From 2014 through 2016, Carrie was married to Leon Van Hugten, a member of the Dutch Army.[3] She and Van Hugten, who still lives in the Netherlands, had three children together-twins born in 2015 and a daughter born in 2016. The twins arrived prematurely; one died in the hospital and the other has special health issues. Those children all have the surname Van Hugten. Carrie and the children live in Newton.

         Benjamin had also been married; his wife died of cancer in August 2016. They had two sons, who were aged five and nine at the time of the hearing in this case. Benjamin remarried in June 2018 to Kathryn, whom he met in the summer of 2017 on a "Facebook widow group." Kathryn brought two daughters, ages ten and thirteen, to the Jass household. Benjamin works as a special education teacher in the Iowa Falls-Alden school district, earning $63, 282 per year. He also earns an additional $2249 a year from coaching tennis and $6073 from the farm he operates with his father.

         In early October 2017, Benjamin filed a petition requesting DNA testing to confirm his paternity of the baby Carrie expected to deliver by a scheduled caesarean section in mid-October. The petition also asked the court to determine his rights and obligations including joint custody, physical care, child support, and tax dependency exemptions. The district court heard testimony on Benjamin's petition in August 2018.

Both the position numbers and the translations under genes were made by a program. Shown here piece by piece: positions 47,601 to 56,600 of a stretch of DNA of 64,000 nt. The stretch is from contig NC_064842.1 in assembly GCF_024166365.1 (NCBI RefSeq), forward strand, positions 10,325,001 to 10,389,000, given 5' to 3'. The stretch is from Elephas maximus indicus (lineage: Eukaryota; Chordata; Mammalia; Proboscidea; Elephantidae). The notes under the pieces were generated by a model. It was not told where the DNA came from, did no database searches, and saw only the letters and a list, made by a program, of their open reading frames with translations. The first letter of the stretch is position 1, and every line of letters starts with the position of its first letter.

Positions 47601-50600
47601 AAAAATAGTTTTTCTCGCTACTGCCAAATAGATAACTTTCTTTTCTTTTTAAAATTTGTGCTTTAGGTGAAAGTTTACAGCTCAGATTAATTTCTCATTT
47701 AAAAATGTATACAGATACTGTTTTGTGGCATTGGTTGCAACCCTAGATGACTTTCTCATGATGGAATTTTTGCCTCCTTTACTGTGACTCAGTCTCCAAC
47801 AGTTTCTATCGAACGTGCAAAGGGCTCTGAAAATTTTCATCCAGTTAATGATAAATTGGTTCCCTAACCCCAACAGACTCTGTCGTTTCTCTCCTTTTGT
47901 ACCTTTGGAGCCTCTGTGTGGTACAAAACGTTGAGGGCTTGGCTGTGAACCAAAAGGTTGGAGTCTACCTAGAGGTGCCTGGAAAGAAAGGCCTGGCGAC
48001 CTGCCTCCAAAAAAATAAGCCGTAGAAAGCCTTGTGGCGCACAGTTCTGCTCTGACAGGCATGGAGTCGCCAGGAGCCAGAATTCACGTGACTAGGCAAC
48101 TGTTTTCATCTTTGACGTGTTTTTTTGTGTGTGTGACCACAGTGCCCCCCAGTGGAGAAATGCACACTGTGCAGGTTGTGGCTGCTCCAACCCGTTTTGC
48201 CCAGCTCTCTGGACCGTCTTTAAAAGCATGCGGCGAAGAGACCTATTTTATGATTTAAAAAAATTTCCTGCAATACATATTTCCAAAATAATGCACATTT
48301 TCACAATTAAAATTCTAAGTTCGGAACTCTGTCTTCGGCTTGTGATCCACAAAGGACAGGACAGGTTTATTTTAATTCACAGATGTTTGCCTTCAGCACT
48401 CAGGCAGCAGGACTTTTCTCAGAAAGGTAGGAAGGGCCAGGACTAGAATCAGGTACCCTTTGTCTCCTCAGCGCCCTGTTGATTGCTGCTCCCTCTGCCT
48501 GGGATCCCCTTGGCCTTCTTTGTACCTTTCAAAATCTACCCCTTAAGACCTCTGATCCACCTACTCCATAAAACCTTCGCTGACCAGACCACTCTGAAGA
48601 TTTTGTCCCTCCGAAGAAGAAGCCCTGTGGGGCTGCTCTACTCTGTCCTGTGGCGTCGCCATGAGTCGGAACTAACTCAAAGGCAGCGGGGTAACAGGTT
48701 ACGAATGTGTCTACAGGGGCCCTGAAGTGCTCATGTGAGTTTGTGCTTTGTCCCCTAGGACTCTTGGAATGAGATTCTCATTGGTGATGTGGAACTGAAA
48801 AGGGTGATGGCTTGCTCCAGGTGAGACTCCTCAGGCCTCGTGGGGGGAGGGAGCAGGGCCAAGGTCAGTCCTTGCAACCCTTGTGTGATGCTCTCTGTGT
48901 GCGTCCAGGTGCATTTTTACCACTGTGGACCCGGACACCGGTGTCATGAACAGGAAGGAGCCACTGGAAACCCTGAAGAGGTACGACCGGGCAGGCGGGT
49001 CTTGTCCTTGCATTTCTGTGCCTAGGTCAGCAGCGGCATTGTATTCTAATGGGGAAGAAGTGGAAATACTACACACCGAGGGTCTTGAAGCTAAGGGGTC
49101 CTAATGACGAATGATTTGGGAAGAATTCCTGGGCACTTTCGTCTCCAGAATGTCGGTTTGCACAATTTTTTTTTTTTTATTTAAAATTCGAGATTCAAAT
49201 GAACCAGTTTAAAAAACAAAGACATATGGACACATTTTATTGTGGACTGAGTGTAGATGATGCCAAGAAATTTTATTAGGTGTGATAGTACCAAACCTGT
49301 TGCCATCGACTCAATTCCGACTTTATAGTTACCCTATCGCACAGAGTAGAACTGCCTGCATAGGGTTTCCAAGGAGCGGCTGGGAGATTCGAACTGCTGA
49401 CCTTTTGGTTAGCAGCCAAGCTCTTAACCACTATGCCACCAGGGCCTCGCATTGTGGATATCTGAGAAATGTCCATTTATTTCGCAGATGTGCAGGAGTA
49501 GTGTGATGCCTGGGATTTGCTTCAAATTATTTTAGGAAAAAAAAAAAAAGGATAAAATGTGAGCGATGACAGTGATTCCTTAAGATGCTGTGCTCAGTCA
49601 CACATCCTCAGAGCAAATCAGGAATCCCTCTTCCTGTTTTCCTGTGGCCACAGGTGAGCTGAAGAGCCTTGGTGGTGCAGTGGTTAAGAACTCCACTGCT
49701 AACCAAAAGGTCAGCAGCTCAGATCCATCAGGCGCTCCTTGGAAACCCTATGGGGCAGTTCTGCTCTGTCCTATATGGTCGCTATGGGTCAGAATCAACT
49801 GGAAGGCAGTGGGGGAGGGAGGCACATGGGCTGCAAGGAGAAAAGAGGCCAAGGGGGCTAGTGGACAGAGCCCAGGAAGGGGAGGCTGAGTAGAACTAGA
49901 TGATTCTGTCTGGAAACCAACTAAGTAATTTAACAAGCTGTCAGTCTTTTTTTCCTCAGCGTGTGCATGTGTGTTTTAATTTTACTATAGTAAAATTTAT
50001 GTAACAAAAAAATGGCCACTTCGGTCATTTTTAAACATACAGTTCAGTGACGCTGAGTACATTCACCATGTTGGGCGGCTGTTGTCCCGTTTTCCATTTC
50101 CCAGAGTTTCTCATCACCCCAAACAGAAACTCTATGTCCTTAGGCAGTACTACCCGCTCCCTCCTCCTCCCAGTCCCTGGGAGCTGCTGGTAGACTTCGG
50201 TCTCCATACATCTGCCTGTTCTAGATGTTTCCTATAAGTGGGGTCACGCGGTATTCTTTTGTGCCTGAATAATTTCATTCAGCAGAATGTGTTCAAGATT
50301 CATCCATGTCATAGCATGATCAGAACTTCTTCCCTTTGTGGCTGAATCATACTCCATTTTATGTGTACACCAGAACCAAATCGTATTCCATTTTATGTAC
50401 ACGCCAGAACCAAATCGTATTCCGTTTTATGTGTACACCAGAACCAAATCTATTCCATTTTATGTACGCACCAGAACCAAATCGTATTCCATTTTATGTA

The October 2018 decree granted the parents joint custody of J.C. and placed physical care with Carrie. The decree allowed Benjamin visitation every other weekend during the school year and three weeks of interaction in the summer, as well as certain holidays. The court required Benjamin to provide all transportation for visitations but offset his child support for that burden. And the court ordered Benjamin to pay $688.11 in monthly child support (which included an upward departure from the child support guidelines for child-care expenses) and an additional $26.95 per month in back child support. The court decided Carrie would be entitled to claim the child as a dependent on her taxes every year. The court denied Benjamin's request the child's surname be changed to Jass or hyphenated as Van Hugten-Jass. Instead, the court directed Jass be added to the birth certificate as the child's second middle name. Finally, the court awarded trial attorney fees to Carrie in the amount of $12, 500.